The agencies are also charging more than the tariff fixed by the tourism department.

Hotel assosiation against construction in Nunwan, Pahalgam

Long duration of Amarnath Yatra is anyways creating tourism related disruptions in Pahalgam as many casual toursits shy away from the place during those weeks. Now come the sudden step of Amarnath Shrine Board constructing pre-fabricated huts at Nunwan, on the outskirts of Pahalgam. Long term this could start effecting the center of gravity of toursist economy of Pahalgam to outside of Pahalgam, towards Nunwan. While constructing lavatories could make sense if SASB persists with keeping Amarnath yatris out of Pahalgam in a secluded (and perhaps secure) Yatri Camp at Nunwan, the whole idea really needs to be abandoned so that people coming to Amarnath Yatra from all over the country can visit the hill station as normal tourists and enjoy the beauty of it. Of course with it would come the issues of ecological degradation of Pahalgam valley by activities of Yatris, but thats a different problem, and SASB or other wise men can surely arrive at solutions to it. Anyhow, this is a release from KHAROF, typically harsh in wordings, but nevertheless in the right direction. Its from the Gk News network.

Srinagar, May 19: The Kashmir Hotel and Restaurant Owners Federation (KHAROF) on Monday said the construction activities carried out by the Shri Amarnath Shrine Board (SASB) at Pahalgam are bound to damage the environment and ecology of the resort besides hurt the public sentiments.
 Acting on the news reports carried by this newspaper about Pahalgam, a KHAROF spokesman said the Federation members unanimously condemned “this anti-environmental, anti-ecological and anti-Pahalgam activities like construction of public lavatories, pre-fabricated huts on concrete plinths at Nunwan” by the SASB.
 “The tourism fraternity of Kashmir appeals to the government not to allow such activities which are bound to wipe out Pahalgam from the tourist map of the world,” a spokesman said in a statement. “And if the government fails to act immediately then the notion that the SASB is by itself a power centre—a state within itself—stand confirmed.”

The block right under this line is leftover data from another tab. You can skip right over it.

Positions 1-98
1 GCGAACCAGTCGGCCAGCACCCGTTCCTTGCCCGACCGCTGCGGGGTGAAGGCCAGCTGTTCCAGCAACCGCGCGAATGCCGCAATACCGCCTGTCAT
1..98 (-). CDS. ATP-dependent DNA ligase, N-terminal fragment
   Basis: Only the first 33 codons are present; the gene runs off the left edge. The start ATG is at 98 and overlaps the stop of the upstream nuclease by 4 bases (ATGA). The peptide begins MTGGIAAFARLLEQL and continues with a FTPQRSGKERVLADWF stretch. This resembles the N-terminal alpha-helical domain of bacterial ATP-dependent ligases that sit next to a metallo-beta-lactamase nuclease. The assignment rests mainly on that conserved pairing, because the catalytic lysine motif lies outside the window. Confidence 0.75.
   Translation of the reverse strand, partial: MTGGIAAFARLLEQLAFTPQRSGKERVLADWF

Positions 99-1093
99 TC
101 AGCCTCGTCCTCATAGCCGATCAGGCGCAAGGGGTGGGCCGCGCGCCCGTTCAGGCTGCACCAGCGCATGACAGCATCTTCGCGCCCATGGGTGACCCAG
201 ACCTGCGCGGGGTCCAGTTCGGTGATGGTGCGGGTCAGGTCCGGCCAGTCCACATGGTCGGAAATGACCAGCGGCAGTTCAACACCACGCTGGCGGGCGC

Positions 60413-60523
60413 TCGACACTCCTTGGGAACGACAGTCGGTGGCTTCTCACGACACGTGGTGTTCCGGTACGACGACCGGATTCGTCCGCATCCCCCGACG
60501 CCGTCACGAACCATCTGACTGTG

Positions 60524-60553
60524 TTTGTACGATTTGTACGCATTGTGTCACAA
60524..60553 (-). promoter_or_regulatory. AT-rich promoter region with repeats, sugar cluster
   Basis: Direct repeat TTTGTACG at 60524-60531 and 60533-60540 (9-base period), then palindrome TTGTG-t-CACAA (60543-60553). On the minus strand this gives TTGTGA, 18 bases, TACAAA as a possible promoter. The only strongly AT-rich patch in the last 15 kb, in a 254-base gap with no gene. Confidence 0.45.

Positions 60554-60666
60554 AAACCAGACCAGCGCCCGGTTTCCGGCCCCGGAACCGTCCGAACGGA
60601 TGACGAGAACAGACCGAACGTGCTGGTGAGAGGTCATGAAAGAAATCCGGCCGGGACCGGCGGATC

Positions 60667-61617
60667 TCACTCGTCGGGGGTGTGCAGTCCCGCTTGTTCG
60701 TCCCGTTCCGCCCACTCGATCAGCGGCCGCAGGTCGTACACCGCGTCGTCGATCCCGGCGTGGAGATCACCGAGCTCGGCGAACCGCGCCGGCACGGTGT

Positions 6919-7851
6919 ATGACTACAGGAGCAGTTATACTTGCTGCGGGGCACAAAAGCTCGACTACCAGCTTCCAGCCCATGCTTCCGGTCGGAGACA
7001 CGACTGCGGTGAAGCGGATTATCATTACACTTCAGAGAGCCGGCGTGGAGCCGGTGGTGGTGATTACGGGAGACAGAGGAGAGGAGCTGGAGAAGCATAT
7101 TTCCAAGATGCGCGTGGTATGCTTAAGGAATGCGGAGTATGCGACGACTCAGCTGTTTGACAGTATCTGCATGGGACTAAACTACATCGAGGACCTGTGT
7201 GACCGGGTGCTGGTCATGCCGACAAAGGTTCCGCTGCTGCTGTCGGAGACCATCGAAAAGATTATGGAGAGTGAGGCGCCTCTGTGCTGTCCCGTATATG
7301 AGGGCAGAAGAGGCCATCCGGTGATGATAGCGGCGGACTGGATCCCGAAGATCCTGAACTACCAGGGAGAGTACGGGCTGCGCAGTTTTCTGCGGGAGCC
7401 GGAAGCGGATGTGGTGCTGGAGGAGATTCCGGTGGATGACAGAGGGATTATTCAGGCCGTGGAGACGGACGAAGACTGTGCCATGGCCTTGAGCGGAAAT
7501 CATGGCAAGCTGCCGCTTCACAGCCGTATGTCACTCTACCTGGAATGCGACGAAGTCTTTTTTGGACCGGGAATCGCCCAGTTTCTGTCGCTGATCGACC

The spokesman said the tourism in Kashmir was bread and butter to a large populace, and Pahalgam being a famed tourist destination needs be preserved at any cost. “If such actions are not stopped, it would force us to go to any extent to save the place from human-inflicted injuries like massive constructions,” he said.
 The Federation also demanded that the Yatra period be restricted to 10 days as per the past practice. “Stretching the Yatra to two and a half months is degrading Pahalgam and its neighborhood environmentally and vandalizing it ecologically,” the spokesman added. “We humbly ask the powers that be to get up and save Pahalgam.”
 “It is ironical that few days back the Pahalgam Development Authority declared usage of rubber boats for rafting as an environmental hazard but at the same time it allows vandalism of Pahalgam.”

Making of movie Tahaan, in Pahalgam

Pre-militancy days, the event list of Pahalgam used to be lined up with which bollywood crew was coming for shooting of which movie, and when. For tourists, getting to see in real the actors and the crew was an added incentive. Well, the spirit seems to be coming back to the valley of shephards. Read about this narrative on shooting of Tahaan in Pahalgam penned by Muzamil Jaleel for the Sunday Express recently:

Last winter, when Bollywood returned to Kashmir, Santosh Sivan turned his famed lens to its “wounded beauty”. In the six weeks he spent with his crew, he found humour, courage and donkeys. We bring you the making of Tahaan, a story of a boy and his beloved pet.

Snowflakes lay scattered on the pine branches. A thick blanket of clouds hid the mountain peaks. It was early winter and in the chill, Pahalgam valley looked grim. On the banks of Lidder stream, a short man with a bushy goatee and sleepy eyes sat alone, watching. He was satisfied with what he saw. The landscape had just the blend of beauty and ache he needed for his story.